Since then, however, we’ve seen some profound changes in economics. Urbanization and industrialization, for example, brought women back into the workforce in a large way and galvanized the women’s and labor rights movements---to say nothing of the service sector. And though today’s inequality may have its roots in ancient technologies, it is still propagated by harmful norms and narratives that we certainly can control.

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Monday, March 31, 2014

Does full time work affect childhood development?

Over the last generation, there have been an increasing number of working parents---a phenomenon that’s enabled more couples to be more financially comfortable, on the whole. But it’s come with the healthily and effectively raise children the way parents would like.

The last few decades have produced research on the effects of full time maternal employment on the behavior and achievement of children---but the conclusions of this research have been mixed, and largely reflected the prevailing ‘wisdom’ of the moment.

Understanding the perceptions of these effects, however, can tell us multitudes about the decisions that women are making today. In her seminar on “Stereotype Accuracy: Do College Women Miss the Mark when Estimating the Impact of Maternal Employment on Children’s Development?,” Professor Wendy Goldberg of UC Irvine discussed how college women frame the issue---and how accurate those stereotypes are.

She and her team found that most women overestimate the negative effects of motherhood on their children---i.e. they’d assume that working mothers would raise children with worse behavioral problems like aggression and depression, and that perform worse academically---and that women underestimate the positive effects: that having a working mother would provide a roll model as well as greater financial opportunities for her children, among others.

Accordingly, many mothers may seek to adjust their work lives accordingly, with part-time work or opting out entirely. The effect of this might be either a greater inclusion of mothers into the workforce, or a gender-segregation by jobs---particularly those who seek to advance after a break for childcare. Moreover, steady work reportedly offers the greatest mental and physical health benefits to women. Stereotypes regarding the negative effects of working mothers must thus be dispelled.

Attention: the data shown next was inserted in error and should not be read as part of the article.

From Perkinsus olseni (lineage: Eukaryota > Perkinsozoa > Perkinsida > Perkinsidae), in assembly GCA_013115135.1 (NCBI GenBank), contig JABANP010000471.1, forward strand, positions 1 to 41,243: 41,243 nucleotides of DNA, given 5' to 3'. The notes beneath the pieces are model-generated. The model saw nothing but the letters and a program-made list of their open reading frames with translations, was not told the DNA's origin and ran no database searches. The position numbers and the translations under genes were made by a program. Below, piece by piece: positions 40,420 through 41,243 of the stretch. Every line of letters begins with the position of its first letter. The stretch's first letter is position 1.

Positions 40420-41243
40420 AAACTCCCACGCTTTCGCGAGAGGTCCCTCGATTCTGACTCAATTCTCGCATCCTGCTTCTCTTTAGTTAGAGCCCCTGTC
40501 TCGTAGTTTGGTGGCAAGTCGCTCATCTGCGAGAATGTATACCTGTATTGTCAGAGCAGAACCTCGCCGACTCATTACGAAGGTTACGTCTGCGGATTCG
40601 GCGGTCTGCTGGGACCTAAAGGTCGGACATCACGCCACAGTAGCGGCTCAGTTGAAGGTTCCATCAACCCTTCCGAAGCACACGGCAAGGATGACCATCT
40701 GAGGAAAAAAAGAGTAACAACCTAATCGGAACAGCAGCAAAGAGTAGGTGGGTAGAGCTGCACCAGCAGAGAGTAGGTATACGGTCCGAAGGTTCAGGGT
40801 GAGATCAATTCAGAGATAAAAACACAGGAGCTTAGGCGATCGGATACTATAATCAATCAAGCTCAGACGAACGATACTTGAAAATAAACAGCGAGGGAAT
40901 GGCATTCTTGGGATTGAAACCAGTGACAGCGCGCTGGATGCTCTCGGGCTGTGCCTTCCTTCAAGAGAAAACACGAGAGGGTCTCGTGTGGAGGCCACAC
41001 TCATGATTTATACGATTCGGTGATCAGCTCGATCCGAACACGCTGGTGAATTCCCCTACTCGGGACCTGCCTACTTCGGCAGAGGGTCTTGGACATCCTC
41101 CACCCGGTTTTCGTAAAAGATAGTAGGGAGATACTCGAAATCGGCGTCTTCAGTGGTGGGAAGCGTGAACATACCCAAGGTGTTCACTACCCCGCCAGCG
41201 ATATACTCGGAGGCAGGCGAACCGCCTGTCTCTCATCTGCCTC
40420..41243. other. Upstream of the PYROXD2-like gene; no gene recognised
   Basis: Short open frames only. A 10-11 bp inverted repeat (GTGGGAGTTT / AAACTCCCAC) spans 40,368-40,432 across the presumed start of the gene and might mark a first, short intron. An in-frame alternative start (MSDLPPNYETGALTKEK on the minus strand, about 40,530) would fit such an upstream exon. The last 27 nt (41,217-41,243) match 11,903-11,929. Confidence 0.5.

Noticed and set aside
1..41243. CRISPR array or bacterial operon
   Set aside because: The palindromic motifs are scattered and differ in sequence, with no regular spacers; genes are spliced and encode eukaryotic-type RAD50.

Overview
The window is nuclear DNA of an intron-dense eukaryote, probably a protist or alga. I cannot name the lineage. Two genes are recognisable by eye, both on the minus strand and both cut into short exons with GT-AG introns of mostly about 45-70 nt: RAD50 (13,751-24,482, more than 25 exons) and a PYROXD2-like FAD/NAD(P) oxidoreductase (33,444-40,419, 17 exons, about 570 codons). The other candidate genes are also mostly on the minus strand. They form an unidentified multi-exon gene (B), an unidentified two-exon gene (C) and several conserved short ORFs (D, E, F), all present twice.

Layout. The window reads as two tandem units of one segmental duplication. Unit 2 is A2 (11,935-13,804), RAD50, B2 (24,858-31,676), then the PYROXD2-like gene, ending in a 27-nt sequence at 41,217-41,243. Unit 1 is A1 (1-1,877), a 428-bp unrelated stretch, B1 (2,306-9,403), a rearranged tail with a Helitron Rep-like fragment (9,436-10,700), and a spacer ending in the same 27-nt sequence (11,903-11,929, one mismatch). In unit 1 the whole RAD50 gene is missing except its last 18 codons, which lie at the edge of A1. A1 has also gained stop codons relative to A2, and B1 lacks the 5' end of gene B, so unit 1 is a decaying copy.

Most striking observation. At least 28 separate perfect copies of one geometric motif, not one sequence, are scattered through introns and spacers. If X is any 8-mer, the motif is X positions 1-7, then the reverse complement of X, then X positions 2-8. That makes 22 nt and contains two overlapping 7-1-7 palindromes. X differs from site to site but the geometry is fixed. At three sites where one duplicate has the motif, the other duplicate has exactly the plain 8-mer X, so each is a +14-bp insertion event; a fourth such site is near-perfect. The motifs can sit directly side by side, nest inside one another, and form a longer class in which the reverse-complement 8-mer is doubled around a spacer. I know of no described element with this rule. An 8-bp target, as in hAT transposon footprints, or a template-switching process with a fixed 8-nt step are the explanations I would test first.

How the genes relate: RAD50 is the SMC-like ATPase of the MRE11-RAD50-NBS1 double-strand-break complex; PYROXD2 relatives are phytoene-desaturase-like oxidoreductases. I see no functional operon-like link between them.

Of course, full time work is not a choice for many women and parents. Not all women have equal access to long-term, full time work, while women of disadvantaged economic backgrounds have even less flexibility. Thus more attention to paid parental leaves and subsidized childcare would help us get to a better place for all mothers, fathers, and children throughout society.

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Thursday, March 20, 2014

How can mothers win? Ending the bias against caretakers.

As we’ve seen, both women and men face challenges reconciling work-life integrity. Usually, individuals are forced to adjust their own behavior: share household burdens, manipulate supervisors’ perceptions, or just opt out entirely.

What makes this whole balancing process harder is that caretakers suffer a particular bias at work. In her seminar last week on “Reducing the Caretaker Penalty: Norms, Laws, and Organizational Policy,” Stanford University’s Shelley Correll demonstrated how mothers, for example, are paid less than both fathers and childless women---nearly 5-7% less per child, in fact. But it’s difficult to overcome this because of two absurd and paradoxical societal perceptions:
  • The assumption that mothers are less committed to their office work
  • The normative view that mothers should be more committed to their children than their office work-and if they’re not, they’re bad people.
If mothers try to work their way out of the caretaker bias, they’re seen as selfish, arrogant, and dominant, and are penalized accordingly. Basically, mothers can’t win!

So can laws change societal norms? Professor Correll explains how, yes, they can not only provide punitive protections but also create more symbolic social consensus that implies what’s right and wrong.

The Family and Medical Leave Act (FMLA) gives employees that have worked for over twelve months in an organization with more than 50 people the right to 12 weeks of unpaid leave per year. Just knowing about FMLA and other organizational leave policies positively affects how colleagues view mothers and other caretakers who take short leaves. Even a limited law that’s weakly enforced can promote gender equity.

If we enable workplace leave more reflexively, we can prep society for more openness, namely to the reality that all people---men, women, rich, poor---have and must honor responsibilities outside of the workplace. As Professor Correll put it, “work should be a verb, not a place,” and Best Buy’s management has pioneered Results Only Work Environments (ROWE), where employees are paid for results and output rather than the number of hours worked.